Jargon looking for a job you’ve heard (but maybe don’t understand)

Whether you are a recent college graduate or a long-time employee looking to change careers, the job search can be a bit overwhelming. Especially when you hear jargon and buzzwords you don’t know, but you might not want to admit it.

To help, we have put together a list of words that could be explained. Here’s a list of job search jargon you’ve probably heard (but maybe don’t understand)

ATS (Candidate Tracking System)

Software used by companies to process job applications, track candidates and organize the hiring process. It is important that applicants keep ATS in mind when formatting the resume, as some systems automatically reformat and distribute information in unexpected ways. If your resume is overly formatted with tables and columns, or is in a format that the ATS cannot recognize, it may not make it to the hiring manager all in one piece (more on that here ).

Behavioral questions

These interview questions are designed to draw on past experience as a way to identify future performance. For example, “Can you think of a time when you were not successful? What was the situation? What did you learn from this experience?”

Corporate culture

This refers to a company’s collective values, mission, ethics, code of conduct … its personality. The culture will be different depending on the nature of the company and the employees themselves, but it’s always worth researching before applying for a job or seeking information during an interview.

Compensation package

This may not be the case, but it bears repeating: compensation is more than money. It includes direct benefits, such as salary and bonuses, as well as indirect benefits, such as benefits, benefits, licenses and more. When considering a job offer (or talking to a potential employer), make sure you negotiate the entire compensation package, not just the salary.

Reserve workforce

These are employees who are employed on request (as opposed to permanent employees). This could include freelancers, contract workers, temporary workers or consultants.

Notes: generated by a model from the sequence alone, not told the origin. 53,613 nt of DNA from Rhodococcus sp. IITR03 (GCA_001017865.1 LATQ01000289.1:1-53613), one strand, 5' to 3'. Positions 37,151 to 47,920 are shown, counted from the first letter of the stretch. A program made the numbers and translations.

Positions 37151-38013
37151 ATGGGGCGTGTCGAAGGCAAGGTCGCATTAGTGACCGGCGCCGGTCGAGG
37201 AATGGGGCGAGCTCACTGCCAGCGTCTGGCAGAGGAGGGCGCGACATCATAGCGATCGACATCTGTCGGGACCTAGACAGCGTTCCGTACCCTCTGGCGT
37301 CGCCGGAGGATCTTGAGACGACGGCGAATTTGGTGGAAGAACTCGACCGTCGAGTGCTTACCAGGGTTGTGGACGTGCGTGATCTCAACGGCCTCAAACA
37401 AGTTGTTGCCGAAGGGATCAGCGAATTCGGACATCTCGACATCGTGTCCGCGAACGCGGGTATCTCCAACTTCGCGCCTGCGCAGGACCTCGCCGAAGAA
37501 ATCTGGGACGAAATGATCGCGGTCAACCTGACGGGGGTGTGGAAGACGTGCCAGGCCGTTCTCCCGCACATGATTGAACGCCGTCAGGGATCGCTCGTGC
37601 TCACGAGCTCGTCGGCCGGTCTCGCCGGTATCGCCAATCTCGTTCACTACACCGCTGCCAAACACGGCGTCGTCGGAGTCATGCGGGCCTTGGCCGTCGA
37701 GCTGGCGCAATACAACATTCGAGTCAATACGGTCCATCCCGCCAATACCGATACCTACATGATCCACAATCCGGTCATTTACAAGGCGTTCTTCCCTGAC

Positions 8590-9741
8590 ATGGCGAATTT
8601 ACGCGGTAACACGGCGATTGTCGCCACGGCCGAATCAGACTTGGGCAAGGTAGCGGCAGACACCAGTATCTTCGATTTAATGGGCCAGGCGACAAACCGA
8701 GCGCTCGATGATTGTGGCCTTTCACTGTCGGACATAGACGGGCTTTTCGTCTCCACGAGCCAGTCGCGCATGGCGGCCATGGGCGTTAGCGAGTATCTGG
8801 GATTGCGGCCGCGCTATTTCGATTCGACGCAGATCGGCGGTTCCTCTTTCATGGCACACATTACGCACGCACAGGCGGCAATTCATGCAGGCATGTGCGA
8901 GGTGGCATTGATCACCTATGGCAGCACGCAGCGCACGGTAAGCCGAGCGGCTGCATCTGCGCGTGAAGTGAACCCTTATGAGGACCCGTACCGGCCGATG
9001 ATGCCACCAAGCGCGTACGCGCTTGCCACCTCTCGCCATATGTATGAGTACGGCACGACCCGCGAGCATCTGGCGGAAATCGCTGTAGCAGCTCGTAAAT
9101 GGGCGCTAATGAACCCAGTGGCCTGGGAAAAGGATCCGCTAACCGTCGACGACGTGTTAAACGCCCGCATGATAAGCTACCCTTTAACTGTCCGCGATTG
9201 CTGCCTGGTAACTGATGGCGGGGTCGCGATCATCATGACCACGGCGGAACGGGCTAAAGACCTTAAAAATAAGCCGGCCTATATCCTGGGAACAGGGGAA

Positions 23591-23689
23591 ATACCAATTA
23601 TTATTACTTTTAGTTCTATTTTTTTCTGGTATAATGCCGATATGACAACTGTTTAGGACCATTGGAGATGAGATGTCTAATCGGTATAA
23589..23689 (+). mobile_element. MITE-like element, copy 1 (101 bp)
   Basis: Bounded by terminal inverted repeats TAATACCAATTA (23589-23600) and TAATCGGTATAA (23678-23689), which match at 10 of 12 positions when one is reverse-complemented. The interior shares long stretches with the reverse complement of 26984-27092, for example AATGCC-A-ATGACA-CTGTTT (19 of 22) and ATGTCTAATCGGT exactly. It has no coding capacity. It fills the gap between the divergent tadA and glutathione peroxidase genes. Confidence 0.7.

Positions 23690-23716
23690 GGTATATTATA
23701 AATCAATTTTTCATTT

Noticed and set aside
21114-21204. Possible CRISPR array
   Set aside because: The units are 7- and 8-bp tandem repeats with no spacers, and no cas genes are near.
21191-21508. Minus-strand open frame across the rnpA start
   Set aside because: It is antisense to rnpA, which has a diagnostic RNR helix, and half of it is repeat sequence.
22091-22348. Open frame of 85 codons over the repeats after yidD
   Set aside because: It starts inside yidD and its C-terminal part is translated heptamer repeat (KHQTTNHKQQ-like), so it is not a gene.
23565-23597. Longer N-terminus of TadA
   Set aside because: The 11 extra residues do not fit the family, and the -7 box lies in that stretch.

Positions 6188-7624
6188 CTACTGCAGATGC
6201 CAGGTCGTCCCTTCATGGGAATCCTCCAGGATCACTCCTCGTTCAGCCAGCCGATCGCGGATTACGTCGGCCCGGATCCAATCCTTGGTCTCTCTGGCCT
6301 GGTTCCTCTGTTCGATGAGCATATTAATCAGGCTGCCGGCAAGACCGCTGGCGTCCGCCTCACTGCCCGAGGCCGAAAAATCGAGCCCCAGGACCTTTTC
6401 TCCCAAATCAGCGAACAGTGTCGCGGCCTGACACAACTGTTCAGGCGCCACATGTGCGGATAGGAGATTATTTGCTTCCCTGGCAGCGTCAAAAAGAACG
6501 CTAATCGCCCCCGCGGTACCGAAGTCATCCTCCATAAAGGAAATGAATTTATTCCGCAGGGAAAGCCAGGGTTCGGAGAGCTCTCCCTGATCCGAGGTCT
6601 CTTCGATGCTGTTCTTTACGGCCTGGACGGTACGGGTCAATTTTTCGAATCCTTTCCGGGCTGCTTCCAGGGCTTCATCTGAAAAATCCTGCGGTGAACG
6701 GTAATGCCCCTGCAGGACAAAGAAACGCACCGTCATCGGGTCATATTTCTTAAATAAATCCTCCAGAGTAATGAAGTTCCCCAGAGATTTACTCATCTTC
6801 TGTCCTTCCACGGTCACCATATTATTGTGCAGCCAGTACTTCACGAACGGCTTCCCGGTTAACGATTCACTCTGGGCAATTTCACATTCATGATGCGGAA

Hidden job market

This refers to the fact that only a small percentage of jobs (5 to 40 percent) are posted online or advertised in any way. The rest of the openings are filled by networking, referrals or other means.

On board the ship

Employees include everything a company does to welcome new hires and prepare them for success. It’s more basic training, though it’s part of the onboarding process. It begins the moment an applicant receives a job offer and can last for weeks or even months.

Remote work

aka teleworking, distributed teams, digital workplaces … there are many ways to describe it, but it basically works outside a traditional office. More and more start-ups are working with completely remote teams that work around the world and love to reap the benefits, and employees love it too.

Situational questions

These interview questions are the theoretical counterpart to behavioral questions – they are designed to measure your analytical and problem solving skills. For example, “You disagree with the way your supervisor wants to deal with a problem. What would you do?”

Transformation skills

Professionalism, work ethic and self-confidence are just some examples of the hard-to-measure skills that employers are increasingly looking for in applicants. They are essentially personal attributes, rather than more measurable “difficult” skills such as language proficiency or programming certification.

Talent network

Essentially, a talent network is a way for applicants to keep up to date with your career opportunities – provide your contact information or send your resume to a general inbox to find out when important job openings occur.

Transferable skills

These skills may not be directly related to the job you are applying for, but they can be viewed as an indirect asset. They often go hand in hand with soft skills, but they could also be something like managing a budget that could go beyond many different industries and applications.

Do you want to learn more? There are many sector-specific glossaries and many are worth noting even if you are not an expert in that sector. Check out these jargon lists for PR, advertising and technology to really impress your next interviewer.

 

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